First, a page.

In the classroom context, gold plating is adding in extra teaching points, expanding the lesson beyond the learning outcomes, or adding in trivia to expand the class.  In general, it’s a bad thing for our students.

With most of our classes at 36 hours, with students in the full time program taking courses five days a week.  Students rush to finish assignments, cramming for tests, and juggling any home commitments they have.

Gold plating puts extra pressure on students to learn more points, to try and retain ideas and concepts that aren’t needed.

It’s not that ideas and concepts shouldn’t be expanded on to ensure understanding, adding personal stories and examples that help students fully understand and apply the main lesson.  Those should always be there, but adding in extra material that takes the course further, that should be viewed with skepticism.

As an instructor, strive to find the balance between delivering what the student needs, what PACE wants, and adding in too many extras.

The 8 Second Rule

When you pose a question to the class, how long do you wait before you give the answer or rephrase the question?  A study at a US college found that instructors answered their own questions in less than one second.  That’s not enough time for students to:

  1. Process what’s been asked.
  2. See if they can formulate an answer to the question.
  3. Formulate an answer in their head (how they will convey their answer).
  4. Decide if it is safe to answer.
  5. Raise their hand, or speak (depending on the cultural rules in the classroom).

A better practice is to wait 8 seconds, even counting in your head or out loud to give students time to think.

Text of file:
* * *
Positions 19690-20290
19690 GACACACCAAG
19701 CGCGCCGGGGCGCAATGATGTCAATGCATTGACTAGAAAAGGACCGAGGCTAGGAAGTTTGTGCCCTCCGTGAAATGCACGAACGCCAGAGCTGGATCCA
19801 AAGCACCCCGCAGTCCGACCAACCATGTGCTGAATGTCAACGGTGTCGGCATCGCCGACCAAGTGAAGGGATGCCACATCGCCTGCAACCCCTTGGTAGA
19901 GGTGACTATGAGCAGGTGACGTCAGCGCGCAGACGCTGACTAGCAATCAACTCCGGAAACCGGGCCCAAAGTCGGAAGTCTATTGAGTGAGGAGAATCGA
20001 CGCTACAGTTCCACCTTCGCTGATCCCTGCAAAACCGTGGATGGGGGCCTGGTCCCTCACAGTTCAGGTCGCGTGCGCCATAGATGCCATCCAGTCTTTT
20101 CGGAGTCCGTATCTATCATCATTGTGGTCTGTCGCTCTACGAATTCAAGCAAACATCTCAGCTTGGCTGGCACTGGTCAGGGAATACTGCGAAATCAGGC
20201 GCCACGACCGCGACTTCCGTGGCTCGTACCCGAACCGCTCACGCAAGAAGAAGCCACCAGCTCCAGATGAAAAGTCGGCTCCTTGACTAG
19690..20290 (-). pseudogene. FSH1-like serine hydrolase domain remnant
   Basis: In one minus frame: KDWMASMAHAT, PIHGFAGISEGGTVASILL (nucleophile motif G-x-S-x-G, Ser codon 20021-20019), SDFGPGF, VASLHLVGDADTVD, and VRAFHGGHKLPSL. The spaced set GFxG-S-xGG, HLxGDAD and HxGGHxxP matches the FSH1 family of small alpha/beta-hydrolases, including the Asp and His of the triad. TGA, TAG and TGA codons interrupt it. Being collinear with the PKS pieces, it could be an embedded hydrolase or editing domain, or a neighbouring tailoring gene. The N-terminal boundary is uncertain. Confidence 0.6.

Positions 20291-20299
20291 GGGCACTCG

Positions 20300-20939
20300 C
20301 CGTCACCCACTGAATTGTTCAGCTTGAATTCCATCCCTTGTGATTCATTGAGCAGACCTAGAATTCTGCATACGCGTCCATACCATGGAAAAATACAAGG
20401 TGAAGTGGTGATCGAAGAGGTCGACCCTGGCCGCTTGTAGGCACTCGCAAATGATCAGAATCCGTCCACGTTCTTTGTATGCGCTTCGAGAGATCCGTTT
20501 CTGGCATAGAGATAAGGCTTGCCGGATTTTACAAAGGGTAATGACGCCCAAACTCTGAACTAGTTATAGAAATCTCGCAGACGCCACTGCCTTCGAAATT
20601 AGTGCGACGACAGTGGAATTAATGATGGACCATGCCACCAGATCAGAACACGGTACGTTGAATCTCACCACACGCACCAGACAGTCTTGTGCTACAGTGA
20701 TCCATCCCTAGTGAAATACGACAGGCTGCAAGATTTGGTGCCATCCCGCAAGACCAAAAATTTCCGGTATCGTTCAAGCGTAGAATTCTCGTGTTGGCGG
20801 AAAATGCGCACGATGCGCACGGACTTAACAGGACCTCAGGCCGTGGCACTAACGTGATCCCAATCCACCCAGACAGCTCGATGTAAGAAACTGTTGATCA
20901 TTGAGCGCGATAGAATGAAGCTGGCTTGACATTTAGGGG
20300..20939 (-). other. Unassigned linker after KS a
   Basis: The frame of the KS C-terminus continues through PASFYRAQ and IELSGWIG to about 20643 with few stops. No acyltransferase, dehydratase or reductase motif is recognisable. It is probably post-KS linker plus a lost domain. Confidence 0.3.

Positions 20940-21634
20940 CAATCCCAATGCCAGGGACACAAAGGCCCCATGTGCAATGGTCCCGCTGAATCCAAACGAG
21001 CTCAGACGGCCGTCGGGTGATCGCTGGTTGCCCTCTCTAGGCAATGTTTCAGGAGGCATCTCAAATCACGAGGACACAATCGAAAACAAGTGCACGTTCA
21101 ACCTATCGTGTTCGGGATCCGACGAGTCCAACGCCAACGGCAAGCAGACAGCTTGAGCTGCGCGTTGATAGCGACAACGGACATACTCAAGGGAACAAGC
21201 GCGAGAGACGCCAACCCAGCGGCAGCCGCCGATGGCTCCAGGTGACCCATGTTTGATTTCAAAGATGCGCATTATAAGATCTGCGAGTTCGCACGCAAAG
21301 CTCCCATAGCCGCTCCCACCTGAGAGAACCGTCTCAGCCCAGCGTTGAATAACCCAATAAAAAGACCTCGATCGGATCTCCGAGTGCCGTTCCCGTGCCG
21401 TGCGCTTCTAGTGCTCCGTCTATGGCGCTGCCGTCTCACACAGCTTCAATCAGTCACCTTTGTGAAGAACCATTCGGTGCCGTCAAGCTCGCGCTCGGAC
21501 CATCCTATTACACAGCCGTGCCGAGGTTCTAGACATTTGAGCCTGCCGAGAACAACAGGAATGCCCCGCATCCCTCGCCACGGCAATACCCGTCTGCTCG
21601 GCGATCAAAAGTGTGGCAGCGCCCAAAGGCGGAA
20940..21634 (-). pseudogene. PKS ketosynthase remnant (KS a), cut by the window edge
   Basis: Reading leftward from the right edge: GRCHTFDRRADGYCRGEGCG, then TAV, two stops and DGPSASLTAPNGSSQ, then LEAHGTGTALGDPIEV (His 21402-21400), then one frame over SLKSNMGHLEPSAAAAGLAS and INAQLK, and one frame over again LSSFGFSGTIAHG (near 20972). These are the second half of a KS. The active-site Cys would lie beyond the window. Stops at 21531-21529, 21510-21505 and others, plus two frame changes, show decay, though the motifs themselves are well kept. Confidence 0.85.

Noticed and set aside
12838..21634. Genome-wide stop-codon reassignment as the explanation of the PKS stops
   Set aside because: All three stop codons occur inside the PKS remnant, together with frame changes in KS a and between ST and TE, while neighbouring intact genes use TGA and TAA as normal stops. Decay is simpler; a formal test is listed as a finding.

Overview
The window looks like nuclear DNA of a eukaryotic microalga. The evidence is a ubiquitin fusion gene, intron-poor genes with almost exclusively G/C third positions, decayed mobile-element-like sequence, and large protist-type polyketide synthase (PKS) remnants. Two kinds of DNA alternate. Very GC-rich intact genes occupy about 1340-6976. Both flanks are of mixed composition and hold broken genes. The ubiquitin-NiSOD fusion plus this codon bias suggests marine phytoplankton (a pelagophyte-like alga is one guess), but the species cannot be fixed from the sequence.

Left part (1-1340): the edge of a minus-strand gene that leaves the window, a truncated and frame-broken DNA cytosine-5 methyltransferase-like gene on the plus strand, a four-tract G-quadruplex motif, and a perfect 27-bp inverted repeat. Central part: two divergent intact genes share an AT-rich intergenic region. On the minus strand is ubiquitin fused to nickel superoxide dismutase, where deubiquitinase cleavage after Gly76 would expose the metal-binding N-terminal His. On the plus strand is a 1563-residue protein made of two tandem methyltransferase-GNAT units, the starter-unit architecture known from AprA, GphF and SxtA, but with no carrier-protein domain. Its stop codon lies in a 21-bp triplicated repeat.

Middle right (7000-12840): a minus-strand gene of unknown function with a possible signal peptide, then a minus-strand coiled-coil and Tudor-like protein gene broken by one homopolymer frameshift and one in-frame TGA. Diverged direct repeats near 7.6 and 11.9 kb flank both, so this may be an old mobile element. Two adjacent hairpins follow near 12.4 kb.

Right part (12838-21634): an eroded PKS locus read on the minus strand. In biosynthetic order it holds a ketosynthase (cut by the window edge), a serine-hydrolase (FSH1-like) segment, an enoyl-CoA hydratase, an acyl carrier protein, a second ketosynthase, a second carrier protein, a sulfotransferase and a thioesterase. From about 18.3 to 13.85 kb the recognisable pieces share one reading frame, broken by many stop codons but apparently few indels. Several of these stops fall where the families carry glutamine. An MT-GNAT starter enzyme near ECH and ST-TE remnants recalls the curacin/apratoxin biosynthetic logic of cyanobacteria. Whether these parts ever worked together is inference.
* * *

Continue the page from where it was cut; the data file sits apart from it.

If you add to point #1 that many of our PACE students need to translate the question in their heads, and translate the answer back, that adds additional time that it takes.  So pause.

Source: Eight Seconds that will Transform your Teaching: https://teachinginhighered.com/podcast/8secondssilence/

Improving Writing Skills

October’s Workshop Wednesday was a presentation by Scott Poole, EALTCP Coordinator in the UWinnipeg’s English Language Program.  Scott talked about what instructors can do to help improve the writing skills of our students.

There is no magic bullet that will make students write better.  Writing is a skill that takes time and feedback in order to improve.  Scott offered a number of ways that instructors can help with.  To highlight just three:

  1. Conferences: one on one coaching with students is the best way for students to get meaningful feedback and for instructors to assess that the feedback has been heard and understood.
    While not easy with the numbers in some of our classes, this may be done selectively with those students that need more help than others.
  2. Rework: for students to truly learn and get the opportunity to improve, students need repetition.  In the ideal world, that means allowing students to rework submissions so that they can build on their skills and get more feedback.
    As our classes generally run over very short periods of time, this may not always be possible.  A variation of this can be achieved by laddering assignments, where they build or come together so that students get that opportunity to apply feedback and try to learn and grow in their skills.
  3. Peer editing: even when peers’ skills may be weak, getting a second set of eyes to look at a document can help both people to grow their skills.
    This does not mean that the peer rewrites the paper, and the topic may itself need some coaching and explanation in our classes as this is a new concept for many.  The benefits though can be tremendous.

In general, we run an Instructor Workshop session the first Wednesday of most months.  They are always voluntary, we encourage you to come and share experiences, meet other instructors, and pick up some tips.